Bacopa monnieri is a lovely, flowering herb with small, succulent leaves. It grows in the marshy wetlands of India, Australia, Europe, Africa, Asia, and the Americas. It flourishes under water which is why it’s often found in aquariums. Bacopa is known by many names including Indian Pennywort, Thyme-Leaved Gratiola, Herb of Grace, Water Hyssop and Brahmi.
Bacopa’s healing nature has been the subject of several studies in which research has been conducted on both animals and humans. It’s natural antioxidants and phyto-chemicals make it of particular interest, especially when it comes to enhancing and supporting a healthy brain. The studies invariably show that Bacopa has numerous positive effects on memory, cognition, focus, clarity and learning. It’s also useful in regulating and decreasing many of the symptoms and side effects of anxiety, poor moods, cognitive decline, epilepsy, stress and more.
Bacopa is “an outstanding nervine tonic” which supports “concentration, comprehension, recall and alertness”. There is mounting scientific evidence that supports Bacopa’s use in enhancing brain function and supporting attention, memory and cognitive function in the elderly, including its potential therapeutic treatment of dementia and cognitive decline. These actions are due to potent anti-oxidants and medicinal compounds called “bacosides”. In an overview of Bacopa published by the National Institutes of Health (NIH), researchers make the claim that Bacopa and it’s isolated bacosides “have been extensively investigated in several laboratories for their neuropharmacological effects (referring to the effect of a drug on the nervous system), and a number of reports are available confirming their nootropic action” (referring to cognitive-function or memory-enhancing effects).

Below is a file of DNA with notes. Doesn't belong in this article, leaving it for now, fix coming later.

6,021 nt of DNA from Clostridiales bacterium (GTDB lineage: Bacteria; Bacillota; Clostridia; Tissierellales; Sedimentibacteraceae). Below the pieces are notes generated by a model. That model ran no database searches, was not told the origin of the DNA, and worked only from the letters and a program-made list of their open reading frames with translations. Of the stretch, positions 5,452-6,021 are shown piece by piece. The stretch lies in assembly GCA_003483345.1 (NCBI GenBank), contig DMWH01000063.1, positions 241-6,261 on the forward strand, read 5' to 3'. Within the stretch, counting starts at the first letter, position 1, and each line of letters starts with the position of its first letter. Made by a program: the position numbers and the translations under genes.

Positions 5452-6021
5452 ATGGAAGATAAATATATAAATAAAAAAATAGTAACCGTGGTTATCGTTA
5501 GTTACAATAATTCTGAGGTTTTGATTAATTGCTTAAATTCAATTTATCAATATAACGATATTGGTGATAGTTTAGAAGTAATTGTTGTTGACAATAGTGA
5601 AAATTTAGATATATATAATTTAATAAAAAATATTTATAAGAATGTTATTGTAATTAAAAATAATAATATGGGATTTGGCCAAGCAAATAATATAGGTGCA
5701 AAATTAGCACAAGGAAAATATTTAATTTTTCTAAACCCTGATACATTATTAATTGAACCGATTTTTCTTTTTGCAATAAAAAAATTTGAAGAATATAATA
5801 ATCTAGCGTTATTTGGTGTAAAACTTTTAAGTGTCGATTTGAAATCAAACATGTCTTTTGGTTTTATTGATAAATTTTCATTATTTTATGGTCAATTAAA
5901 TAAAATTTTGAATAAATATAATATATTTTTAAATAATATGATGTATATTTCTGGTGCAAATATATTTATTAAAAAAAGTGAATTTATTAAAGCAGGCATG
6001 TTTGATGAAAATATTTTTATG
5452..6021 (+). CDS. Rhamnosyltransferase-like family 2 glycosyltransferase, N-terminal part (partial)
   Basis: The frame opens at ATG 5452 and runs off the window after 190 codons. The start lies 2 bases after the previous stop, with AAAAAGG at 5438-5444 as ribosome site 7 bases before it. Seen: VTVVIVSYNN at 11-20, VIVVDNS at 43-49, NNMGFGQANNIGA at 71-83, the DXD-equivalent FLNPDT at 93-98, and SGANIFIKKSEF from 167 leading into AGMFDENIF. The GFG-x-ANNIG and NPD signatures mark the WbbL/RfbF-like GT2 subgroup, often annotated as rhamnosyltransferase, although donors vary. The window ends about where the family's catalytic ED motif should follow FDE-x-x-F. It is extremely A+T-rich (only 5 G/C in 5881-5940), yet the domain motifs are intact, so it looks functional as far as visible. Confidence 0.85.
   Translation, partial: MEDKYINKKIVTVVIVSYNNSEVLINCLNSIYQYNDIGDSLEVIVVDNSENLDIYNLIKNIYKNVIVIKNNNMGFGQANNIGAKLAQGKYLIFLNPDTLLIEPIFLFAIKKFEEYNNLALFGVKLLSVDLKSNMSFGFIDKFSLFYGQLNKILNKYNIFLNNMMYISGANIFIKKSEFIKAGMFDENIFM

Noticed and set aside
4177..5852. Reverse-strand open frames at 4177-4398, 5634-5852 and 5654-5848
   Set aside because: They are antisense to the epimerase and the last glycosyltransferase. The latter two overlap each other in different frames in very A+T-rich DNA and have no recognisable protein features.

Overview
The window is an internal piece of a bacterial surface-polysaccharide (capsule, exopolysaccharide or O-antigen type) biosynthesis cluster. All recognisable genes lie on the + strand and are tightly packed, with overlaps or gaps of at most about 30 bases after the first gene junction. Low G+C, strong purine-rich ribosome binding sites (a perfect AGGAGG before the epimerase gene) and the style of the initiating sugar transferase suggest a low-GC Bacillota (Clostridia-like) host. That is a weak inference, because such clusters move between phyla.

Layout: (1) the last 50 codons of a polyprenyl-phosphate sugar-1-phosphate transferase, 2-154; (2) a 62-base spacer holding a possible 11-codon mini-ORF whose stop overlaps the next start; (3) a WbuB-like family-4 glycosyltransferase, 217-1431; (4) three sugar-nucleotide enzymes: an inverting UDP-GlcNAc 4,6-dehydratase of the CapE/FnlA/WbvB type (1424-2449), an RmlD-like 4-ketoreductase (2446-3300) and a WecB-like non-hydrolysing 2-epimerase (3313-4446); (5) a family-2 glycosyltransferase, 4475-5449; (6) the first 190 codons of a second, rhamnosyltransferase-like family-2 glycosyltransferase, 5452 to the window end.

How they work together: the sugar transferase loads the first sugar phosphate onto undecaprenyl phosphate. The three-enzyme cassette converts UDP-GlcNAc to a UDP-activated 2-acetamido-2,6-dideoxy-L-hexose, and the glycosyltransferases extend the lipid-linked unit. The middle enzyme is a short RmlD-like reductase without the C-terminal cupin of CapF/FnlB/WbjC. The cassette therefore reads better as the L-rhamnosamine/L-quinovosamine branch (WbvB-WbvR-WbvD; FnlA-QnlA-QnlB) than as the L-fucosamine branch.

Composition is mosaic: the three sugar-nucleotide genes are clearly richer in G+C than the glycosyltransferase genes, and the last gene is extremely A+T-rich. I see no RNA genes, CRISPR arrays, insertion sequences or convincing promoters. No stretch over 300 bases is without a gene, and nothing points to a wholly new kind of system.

Bacopa shows a promising therapeutic effect on epilepsy and the consequent memory and mood problems which often ensue. It’s also useful for focusing attention and improving memory. In this 6-week study on Bacopa and the cognitive function of medical students, researchers concluded that Bacopa significantly improves the brain’s ability to quickly process information, increase the rate of learning, enhance memory consolidation, decrease anxiety and improve “higher-order” cognitive processes like learning and memory.
For centuries, practitioners of ancient Ayurveda have known about the healing effects of Bacopa on the body, mind and chakras. It is “sattvic” in nature. This means it encourages purity and clarity, and because it is “tridoshic”, it can support the well-being of all three doshas (constitutional types) known as Vata, Pitta and Kapha. In Ayurveda, Bacopa is called Brahmi which translates to mean “the energy of Brahma” – the Creator of the Universe. The name comes from the word Brahman, referring to Pure Consciousness. There is sometimes confusion between Bacopa and Gotu Kola which is also called Brahmi in India. While both herbs are used to support a healthy brain, they are not the same in Ayurveda. Please consult with a qualified health care practitioner to determine what is best for you.